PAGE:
5. Server UPS/batteries only have to be added to those systems for which you really need that level of protection.  The protection systems are right-sized, no over-built capacity or stranded capacity.

Again, these types of innovations can save a lot of capital cost, but there are other costs that come from this type of setup as well.

Instead of dealing with 640 batteries per MW, you now have over 3300 batteries depending on the design.  Imagine the processes you have to have in place to deal with replacements, failure detection, storage, and recycling – not to mention that these batteries are usually of a lithium variety and require a more complex recycling process than the lead/acid batteries in most industrial sized UPSs.  While it may take a facilities technician at a large facility (over 10 MWs UPS load) full time to stay on top of all the UPS batteries, imagine how many technicians that you would need to handle over 33,000 batteries in the same facility with server-based systems.  For industrial-sized systems, you would have about 6,400 batteries in a 10 MW site, which means you would replace about 1,280 batteries a year with a 5-year average life or about one string (of 40) every other week.  This equates to roughly a day’s work for a couple of facilities technicians.

Now, with the server-sited systems, let’s assume the batteries last about 3 years.  (My laptop battery only lasts about 3 years – feedback on this from those of you who have experience would be appreciated!)  But a 3-year life span means that you have to replace approximately 11,000 batteries per year or about 212 a week.  At 5 minutes apiece, that is 17.7 hours/week, more than twice what it costs to change conventional UPS batteries (approximately 18 man-hours versus 8 man-hours).  This is more than 500 man-hours/year or about $40,000 more a year in labor alone.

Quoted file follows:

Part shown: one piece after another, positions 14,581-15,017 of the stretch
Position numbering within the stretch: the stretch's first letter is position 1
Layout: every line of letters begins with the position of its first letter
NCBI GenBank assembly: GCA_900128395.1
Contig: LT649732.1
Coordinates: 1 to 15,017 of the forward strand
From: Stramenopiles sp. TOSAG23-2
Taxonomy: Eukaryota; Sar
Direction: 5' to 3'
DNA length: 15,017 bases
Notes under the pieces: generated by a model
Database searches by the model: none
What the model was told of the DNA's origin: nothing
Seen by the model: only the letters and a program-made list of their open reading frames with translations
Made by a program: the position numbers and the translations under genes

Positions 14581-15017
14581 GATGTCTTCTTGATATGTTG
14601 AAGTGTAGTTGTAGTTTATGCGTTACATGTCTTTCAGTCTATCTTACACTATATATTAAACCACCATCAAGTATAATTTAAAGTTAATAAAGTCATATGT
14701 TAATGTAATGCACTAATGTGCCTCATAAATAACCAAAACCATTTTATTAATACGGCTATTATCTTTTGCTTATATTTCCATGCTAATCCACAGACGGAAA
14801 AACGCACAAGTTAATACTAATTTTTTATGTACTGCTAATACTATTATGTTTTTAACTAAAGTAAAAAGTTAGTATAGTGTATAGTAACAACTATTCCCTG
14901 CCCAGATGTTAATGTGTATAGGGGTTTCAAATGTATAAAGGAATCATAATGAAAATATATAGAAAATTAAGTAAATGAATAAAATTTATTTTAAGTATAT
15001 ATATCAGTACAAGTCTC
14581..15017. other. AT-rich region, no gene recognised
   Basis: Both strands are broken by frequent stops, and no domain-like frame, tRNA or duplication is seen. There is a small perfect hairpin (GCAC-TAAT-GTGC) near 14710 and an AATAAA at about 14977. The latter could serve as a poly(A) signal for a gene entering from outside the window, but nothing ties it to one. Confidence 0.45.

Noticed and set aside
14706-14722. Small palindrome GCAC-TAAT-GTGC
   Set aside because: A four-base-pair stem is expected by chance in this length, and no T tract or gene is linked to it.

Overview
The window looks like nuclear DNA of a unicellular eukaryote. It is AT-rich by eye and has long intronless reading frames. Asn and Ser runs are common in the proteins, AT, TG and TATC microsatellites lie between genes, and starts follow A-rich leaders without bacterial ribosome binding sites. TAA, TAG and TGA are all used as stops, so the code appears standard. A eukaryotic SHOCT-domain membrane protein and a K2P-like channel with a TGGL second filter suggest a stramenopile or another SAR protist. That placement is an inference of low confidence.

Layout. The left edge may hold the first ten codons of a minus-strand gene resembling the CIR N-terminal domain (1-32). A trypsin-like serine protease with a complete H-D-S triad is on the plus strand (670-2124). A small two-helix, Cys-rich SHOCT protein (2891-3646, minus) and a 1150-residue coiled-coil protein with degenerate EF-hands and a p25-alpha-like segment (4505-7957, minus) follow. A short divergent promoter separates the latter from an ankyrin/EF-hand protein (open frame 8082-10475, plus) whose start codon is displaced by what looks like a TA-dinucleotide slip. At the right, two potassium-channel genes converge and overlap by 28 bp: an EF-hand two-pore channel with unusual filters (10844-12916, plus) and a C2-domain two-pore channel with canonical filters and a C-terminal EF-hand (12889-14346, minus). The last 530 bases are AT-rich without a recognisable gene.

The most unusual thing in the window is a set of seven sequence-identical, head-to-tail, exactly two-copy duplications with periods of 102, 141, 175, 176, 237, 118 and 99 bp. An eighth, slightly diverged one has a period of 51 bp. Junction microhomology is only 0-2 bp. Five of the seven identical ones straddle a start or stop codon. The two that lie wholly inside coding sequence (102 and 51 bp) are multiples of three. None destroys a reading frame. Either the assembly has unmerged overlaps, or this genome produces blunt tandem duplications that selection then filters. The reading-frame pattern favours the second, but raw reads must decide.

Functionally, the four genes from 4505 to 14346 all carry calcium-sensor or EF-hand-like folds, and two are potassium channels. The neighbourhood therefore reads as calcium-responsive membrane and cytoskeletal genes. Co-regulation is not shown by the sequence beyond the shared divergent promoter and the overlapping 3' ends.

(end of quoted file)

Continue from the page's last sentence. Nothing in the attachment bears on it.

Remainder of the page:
Another thing to consider is the infant mortality rate of the different types of batteries.  I don’t know if lithium-based batteries have a higher or lower infant mortality rate than the VRLA batteries that are used in most large UPSs today.  I suspect that the lithium batteries have a higher failure rate, which would drive costs up even further.

These are just two examples of costs that I don’t see addressed in most discussions when these new innovations are put into place.  While I’m sure that there are some great savings calculations with these new designs, I want to know the total cost of ownership (capital, maintenance, operational, waste stream, energy, et cetera).

This week’s blog is simply trying to point out that it’s a good practice to ask the people involved in maintenance and operations to provide their input when new designs are contemplated.  Their insight may show that the new innovation being presented by a vendor or designer might not be as fruitful as you think.  Who knows?  Maybe the maintenance and operations people will offer ideas that will make it work for all concerned and bring you the savings you need.


  1. I agree completely. And it will not be the salesman that points out to additional costs elsewhere.

    Maintenance is almost always overlooked when comparing solutions.

  2. Under point a. didn’t you mean $2,880 per week to your budget?

    • Author’s Note: William is right…the corrected amount would be $149,760/yr. Thank you William, I have made the changes.